bfollinprm wrote:So E&M, quantum, stat mech, classical, relativity, math methods, mechanics, and any electives you might have taken.
TakeruK wrote:In Canada, this would only count your third and fourth year course grades. So, the "modern physics" class (which is usually in second year), would not count towards this, but QM 1 and QM 2 would. We get grades for our year long thesis class too, but that probably doesn't count towards this (in my year, the Physics thesis class all got A+).
Whether or not a third year class taken in 2nd year would count towards this depends on the school. Some schools just look at courses in the last 2 years. Other schools know what are considered 3rd and 4th year courses in their own program and look for equivalents in your transcript.
PathIntegrals92 wrote:However, I wouldn't worry too much about the numbers at this point (where there's not much left you can do). Admissions in both US and Canada are "holistic" so I don't think they will pick one person over another due to a 3.70 vs 3.68 GPA. Also, as I said above, in many Canadian places, individual profs make decisions on which students they are willing to take, so you don't always have to be in the top pool of all candidates, you just need to be one of the top students that your particular professor is interested in.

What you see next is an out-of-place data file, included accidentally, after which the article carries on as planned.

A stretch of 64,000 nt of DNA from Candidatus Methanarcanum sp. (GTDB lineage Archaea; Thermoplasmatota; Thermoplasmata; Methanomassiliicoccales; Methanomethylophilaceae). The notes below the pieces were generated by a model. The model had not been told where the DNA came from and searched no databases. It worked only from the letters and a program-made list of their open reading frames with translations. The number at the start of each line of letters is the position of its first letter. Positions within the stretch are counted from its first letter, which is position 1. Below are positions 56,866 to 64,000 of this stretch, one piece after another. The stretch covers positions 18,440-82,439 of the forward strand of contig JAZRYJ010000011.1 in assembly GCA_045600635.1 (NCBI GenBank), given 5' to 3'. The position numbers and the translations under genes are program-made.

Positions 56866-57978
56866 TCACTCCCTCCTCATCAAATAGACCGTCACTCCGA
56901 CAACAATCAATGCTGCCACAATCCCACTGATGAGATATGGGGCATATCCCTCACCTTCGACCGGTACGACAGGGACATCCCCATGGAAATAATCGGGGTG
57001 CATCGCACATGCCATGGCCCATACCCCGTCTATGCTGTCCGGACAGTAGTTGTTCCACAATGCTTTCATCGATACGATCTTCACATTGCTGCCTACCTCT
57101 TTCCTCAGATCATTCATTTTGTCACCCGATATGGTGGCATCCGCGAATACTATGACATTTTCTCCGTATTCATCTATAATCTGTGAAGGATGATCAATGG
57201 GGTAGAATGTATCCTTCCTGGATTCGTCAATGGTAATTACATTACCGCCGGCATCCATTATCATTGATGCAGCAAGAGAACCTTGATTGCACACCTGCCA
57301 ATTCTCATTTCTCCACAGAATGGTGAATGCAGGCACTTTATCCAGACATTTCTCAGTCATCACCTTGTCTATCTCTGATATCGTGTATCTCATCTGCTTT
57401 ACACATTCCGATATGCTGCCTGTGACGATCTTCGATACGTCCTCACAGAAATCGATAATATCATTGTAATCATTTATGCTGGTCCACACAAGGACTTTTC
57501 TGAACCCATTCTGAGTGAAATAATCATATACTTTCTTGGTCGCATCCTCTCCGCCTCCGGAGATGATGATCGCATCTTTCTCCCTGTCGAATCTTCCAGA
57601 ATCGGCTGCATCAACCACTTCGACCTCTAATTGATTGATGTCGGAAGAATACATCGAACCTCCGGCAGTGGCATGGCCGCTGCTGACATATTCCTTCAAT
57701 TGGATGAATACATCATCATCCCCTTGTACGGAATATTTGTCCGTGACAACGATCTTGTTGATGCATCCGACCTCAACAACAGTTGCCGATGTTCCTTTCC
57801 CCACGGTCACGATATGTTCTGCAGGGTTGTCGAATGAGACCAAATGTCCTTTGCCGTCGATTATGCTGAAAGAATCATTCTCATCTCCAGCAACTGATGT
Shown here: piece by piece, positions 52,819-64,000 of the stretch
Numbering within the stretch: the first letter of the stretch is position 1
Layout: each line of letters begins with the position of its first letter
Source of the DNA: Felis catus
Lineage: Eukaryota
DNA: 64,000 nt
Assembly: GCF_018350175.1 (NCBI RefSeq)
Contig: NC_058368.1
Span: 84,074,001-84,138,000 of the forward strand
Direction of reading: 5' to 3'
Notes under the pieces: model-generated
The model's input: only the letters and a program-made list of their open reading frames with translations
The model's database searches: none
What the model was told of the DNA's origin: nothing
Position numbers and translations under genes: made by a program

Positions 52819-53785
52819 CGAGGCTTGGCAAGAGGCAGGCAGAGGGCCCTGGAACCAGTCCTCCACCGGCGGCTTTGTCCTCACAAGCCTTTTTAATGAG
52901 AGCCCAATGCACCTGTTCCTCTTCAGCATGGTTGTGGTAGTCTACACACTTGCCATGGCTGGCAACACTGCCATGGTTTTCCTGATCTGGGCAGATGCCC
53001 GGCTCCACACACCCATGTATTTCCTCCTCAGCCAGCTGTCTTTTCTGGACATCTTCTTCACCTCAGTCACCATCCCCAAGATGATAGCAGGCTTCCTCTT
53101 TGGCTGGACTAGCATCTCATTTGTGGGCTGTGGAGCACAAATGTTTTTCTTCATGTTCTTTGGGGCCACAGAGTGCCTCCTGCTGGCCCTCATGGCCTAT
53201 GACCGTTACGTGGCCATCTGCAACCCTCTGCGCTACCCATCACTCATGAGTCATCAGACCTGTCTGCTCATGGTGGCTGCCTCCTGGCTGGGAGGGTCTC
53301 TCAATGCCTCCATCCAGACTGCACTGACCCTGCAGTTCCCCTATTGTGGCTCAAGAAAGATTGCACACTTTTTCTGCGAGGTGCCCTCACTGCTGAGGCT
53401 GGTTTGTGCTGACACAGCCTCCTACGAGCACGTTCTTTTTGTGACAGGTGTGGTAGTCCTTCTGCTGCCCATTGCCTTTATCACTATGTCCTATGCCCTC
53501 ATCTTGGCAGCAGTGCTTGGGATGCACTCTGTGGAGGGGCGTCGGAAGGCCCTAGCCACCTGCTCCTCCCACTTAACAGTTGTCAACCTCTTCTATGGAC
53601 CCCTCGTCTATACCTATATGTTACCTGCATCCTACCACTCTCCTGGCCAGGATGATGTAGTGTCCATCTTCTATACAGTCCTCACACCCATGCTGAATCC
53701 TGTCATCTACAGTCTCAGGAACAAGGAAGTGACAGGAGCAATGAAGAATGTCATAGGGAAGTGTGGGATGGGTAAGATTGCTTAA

TakeruK wrote:Finally, if I had to do a rough ranking of what things are important for most grad schools, I would say:
1. Research experience / Letters of Recommendation
5. General GRE
Depending on your background though, GPA and PGRE might switch or be equal in weight (i.e. PGRE might be weighted higher if you don't have a Physics degree and/or if you come from a country whose physics program is not familiar to the school). The PGRE might be weighted lower if you are not in a pure physics program (e.g. astronomy, medical physics etc.).
TakeruK wrote:(Also, I don't remember your profile--you might want to apply to top schools as well?).
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